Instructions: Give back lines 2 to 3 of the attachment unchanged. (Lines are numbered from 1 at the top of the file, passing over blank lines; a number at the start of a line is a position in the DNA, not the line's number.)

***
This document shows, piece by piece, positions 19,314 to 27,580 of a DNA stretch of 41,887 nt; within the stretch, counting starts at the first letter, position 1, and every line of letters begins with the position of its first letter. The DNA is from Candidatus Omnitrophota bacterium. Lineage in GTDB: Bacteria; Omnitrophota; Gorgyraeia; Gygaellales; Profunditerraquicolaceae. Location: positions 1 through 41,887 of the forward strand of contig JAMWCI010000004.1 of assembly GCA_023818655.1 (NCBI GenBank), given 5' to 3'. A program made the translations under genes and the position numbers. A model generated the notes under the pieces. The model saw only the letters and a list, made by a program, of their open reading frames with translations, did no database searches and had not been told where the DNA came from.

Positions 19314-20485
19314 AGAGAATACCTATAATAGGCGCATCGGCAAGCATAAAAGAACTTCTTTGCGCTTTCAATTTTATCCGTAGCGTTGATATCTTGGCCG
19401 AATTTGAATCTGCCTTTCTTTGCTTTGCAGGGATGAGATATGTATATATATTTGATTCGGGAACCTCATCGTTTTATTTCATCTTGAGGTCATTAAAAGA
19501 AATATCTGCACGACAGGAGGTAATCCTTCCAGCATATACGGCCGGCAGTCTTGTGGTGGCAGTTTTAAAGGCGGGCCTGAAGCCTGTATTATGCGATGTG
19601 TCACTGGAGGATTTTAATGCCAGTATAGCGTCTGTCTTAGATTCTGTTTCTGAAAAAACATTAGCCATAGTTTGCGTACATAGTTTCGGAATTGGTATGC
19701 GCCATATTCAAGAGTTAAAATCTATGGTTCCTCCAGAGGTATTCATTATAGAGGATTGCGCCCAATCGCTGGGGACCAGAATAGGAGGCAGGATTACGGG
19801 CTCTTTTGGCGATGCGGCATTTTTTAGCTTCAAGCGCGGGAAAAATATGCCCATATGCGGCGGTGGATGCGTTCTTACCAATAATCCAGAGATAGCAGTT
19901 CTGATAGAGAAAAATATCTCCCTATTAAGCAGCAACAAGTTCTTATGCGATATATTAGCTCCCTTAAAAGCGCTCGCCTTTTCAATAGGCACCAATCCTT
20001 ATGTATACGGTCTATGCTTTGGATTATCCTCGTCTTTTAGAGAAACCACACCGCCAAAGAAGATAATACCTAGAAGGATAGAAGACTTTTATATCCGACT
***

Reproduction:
Positions 19314-20485
19314 AGAGAATACCTATAATAGGCGCATCGGCAAGCATAAAAGAACTTCTTTGCGCTTTCAATTTTATCCGTAGCGTTGATATCTTGGCCG